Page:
14/06/2016 7:06 PM IST | Updated 15/07/2016 8:27 AM IST

Why RBI's Debt-Equity Swap Scheme Is Good News For Indian Banks Saddled With Bad Loans

Joshua Roberts / Reuters
Governor of the Reserve Bank of India Raghuram Rajan speaks at a forum on financial development at the 2016 IMF World Bank Spring Meeting in Washington April 17, 2016. REUTERS/Joshua Roberts/File Photo

The bad debt crisis at Indian banks is likely to continue for sometime, at least until the banks have purged their balance sheets of non-performing debt--a mandate Reserve Bank Of India governor Raghuram Rajan has described as “deep surgery.”

However, the exercise is proving far more painful as each markdown has lead to strained balance sheets, in what SBI chairman Arundhati Bhattacharya earlier this week likened to “going to war with bare hands" with no weapons.

In the latest move to help banks deal with their stressed assets, RBI has issued guidelines to help banks identify opportunities to convert up to half of their non-performing debt positions in indebted companies into equity, should the borrowers meet certain criteria that would determine if their debt is sustainable in the long-term. Under RBI's ‘Scheme for Sustainable Structuring of Stressed Assets,’ the conversion into equity or quasi-equity instruments could provide an incentive to lenders to share in the profits should the indebted company turn around, according to an RBI note.

So what types of bad debt situations are eligible for this provision? Stressed debt related to all commercially operational entities that owe more than Rs500 crore to lenders, including interest, would qualify. Additionally, their debt should also meet RBI’s test of sustainability which includes:

- The ability of the indebted company to service the term of all its debt with its current cash flow, even if the future cash flows fail to increase.

- The sustainable debt portion should make up more than half of all the debt owed.

Once the sustainable debt has been worked out, the banks and borrowing companies can evaluate various recapitalisation scenarios with the help of an external agency. The equity portion of the deal will have to be "marked to market," or deemed at fair value, according to the RBI note.

Banks would also have to follow certain terms and conditions that will govern the sustainable debt portion -- such as one that would prohibit them from extending the repayment schedule of the loans, or otherwise amending loan terms, according to the note. Other caveats and conditions can be found here.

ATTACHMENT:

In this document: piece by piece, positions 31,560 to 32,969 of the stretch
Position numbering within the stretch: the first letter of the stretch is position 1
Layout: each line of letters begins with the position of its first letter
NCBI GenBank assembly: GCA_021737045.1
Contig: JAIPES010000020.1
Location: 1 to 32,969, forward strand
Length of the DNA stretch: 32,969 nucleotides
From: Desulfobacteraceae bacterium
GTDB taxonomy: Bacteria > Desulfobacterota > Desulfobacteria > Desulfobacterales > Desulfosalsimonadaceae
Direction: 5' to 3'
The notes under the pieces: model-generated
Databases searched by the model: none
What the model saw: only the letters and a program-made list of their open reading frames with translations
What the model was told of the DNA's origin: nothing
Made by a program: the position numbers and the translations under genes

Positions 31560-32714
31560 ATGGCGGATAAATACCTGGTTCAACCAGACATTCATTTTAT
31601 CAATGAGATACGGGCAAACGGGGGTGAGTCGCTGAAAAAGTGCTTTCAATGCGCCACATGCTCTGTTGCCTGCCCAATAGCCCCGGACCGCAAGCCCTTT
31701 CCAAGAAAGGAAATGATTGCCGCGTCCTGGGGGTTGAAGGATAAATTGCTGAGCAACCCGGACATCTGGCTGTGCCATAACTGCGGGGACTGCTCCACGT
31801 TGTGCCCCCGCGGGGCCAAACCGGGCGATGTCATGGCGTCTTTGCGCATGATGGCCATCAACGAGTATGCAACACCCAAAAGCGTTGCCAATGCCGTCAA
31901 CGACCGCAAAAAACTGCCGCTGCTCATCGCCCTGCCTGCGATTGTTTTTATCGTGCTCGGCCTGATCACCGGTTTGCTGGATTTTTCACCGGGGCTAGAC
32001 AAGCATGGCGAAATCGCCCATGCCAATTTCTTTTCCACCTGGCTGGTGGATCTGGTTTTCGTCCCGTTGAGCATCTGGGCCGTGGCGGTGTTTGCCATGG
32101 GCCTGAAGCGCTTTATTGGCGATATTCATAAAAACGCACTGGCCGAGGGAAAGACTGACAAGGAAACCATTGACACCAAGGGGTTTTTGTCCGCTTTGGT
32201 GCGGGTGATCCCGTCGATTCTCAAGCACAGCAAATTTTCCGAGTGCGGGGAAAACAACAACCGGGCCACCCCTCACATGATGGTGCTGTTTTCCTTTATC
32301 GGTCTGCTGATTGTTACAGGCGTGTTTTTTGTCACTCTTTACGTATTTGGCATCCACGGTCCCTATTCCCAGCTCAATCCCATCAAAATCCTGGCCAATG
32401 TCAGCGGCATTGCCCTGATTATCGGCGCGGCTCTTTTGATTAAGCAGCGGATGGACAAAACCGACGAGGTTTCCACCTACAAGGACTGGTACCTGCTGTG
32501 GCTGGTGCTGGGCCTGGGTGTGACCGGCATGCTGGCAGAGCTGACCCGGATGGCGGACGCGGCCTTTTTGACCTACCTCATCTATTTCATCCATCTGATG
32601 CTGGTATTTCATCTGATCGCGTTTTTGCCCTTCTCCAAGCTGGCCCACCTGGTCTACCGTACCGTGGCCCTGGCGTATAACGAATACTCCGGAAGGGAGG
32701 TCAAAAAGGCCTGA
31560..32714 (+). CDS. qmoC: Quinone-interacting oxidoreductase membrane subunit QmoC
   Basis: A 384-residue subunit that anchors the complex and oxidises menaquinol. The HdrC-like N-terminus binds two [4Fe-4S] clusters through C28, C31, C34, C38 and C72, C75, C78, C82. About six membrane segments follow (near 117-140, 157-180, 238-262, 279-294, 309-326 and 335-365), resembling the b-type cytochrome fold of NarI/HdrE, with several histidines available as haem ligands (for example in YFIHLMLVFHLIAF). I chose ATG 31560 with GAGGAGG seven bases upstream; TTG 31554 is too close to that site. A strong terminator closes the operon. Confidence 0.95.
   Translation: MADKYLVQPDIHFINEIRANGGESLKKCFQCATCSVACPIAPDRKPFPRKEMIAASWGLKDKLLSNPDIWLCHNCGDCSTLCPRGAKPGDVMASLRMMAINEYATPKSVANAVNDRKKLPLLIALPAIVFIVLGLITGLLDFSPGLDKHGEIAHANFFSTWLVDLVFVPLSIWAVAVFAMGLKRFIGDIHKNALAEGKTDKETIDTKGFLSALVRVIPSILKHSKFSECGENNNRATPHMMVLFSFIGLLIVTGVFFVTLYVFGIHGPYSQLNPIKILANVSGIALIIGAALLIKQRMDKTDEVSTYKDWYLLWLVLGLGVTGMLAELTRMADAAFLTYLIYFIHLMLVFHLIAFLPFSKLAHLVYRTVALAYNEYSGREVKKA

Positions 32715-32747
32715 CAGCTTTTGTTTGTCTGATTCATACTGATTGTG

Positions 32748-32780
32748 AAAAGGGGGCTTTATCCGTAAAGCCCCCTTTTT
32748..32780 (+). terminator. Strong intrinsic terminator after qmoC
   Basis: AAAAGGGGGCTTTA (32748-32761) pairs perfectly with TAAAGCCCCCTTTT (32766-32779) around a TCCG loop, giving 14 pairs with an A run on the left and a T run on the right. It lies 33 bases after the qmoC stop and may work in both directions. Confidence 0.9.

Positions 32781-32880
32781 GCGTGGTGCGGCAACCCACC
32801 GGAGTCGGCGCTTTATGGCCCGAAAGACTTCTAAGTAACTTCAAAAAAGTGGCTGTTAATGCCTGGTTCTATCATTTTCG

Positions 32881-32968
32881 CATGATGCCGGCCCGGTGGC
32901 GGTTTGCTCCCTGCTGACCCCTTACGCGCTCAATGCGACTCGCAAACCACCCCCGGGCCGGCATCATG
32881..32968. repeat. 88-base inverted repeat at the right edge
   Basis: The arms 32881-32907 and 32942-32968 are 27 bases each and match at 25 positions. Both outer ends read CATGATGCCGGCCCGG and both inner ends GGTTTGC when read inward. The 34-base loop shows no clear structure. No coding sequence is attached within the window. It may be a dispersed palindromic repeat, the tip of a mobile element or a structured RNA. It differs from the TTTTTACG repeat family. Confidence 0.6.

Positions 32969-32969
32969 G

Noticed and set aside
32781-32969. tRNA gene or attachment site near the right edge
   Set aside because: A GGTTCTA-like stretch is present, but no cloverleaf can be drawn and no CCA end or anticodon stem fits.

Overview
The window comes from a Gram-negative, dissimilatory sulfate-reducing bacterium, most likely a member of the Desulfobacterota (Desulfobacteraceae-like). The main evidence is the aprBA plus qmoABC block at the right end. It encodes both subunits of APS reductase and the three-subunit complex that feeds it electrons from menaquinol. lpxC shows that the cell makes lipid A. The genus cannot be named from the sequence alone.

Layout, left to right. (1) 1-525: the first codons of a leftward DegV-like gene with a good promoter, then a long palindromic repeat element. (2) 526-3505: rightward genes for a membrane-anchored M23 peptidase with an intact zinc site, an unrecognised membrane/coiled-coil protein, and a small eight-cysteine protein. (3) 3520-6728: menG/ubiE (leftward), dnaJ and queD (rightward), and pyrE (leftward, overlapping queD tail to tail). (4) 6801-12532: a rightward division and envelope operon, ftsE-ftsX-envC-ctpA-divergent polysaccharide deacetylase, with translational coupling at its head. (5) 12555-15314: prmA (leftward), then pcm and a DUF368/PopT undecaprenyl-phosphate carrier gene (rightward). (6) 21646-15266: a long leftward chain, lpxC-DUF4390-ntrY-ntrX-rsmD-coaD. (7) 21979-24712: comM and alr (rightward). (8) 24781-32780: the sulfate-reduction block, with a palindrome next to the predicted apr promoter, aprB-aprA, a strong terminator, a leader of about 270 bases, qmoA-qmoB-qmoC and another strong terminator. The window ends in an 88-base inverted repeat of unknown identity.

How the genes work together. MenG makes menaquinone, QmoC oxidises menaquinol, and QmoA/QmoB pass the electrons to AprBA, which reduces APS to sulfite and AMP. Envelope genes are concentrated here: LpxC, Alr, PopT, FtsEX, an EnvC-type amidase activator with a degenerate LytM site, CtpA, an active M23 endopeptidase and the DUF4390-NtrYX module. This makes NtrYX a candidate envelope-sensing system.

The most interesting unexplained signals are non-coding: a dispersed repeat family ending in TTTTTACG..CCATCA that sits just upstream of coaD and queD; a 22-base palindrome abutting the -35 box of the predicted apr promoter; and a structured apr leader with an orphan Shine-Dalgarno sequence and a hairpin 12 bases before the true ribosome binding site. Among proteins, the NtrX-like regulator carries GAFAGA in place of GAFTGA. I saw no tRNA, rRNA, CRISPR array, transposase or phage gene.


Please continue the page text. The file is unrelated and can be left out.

To be sure, banks have had the option to convert their debt into equity in the past, but the procedures have been somewhat onerous in India that would allow banks to take “haircuts,” where a lender agrees to a loan repayment less than what is owed.

The latest move is good news for banks as they have another option and framework at hand to resolve their bad debt mess, according to Srikanth Vadlamani, a senior analyst with Moody’s Investors Service.

“It is an enabling provision” for the banks, Vadlamani said, adding that this move should not be seen as an accounting leeway.

It could also pave the way for distressed debt investors to play in the Indian market where lenders have been reluctant to take "haircuts" on their debt positions due to differences over pricing. A number of international stressed debt investors like WL Ross & Co., Oaktree Capital Management, and Apollo Global Management, have already begun evaluating opportunities in the stressed assets space in India, according to media reports.

Last week, Moody’s said in a report that stressed Indian public banks will need ₹1.2 trillion rupees ($18 billion) in capital through 2020, about more than double the capital the government plans to inject into them.

While Indian banks are facing solvency related challenges, they remain very comfortable on the liquidity front. Hence, we see the chances of a systemic banking crisis being remote"

Asked if India’s current bank debt problems pose a grave risk to the economy, Vadlamani said, "while Indian banks are facing solvency related challenges, they remain very comfortable on the liquidity front. Hence, we see the chances of a systemic banking crisis being remote”.

Banks have had to clean up their balance sheets and report non-performing assets (NPAs) or bad loans as part of a massive clean-up drive, also known as ‘asset quality review,’ which was prompted by RBI last year. The move led to a number of banks running into heavy losses.

Debt equity swaps have been tried in other markets, too. Earlier this year, Chinese officials indicated they would encourage market-oriented debt-equity swaps to help Chinese banks reduce their corporate indebtedness.

David Brown, a partner at PwC in Hong Kong, wrote in the Financial Times, "banks are not motivated to write down their loans if they get nothing back in return... Allowing banks to take an equity stake in return for writing off some portion of their loans (they will rarely convert all) enables the banks to share in any upside. In successful cases, the equity upside could exceed the amount of the original loan."

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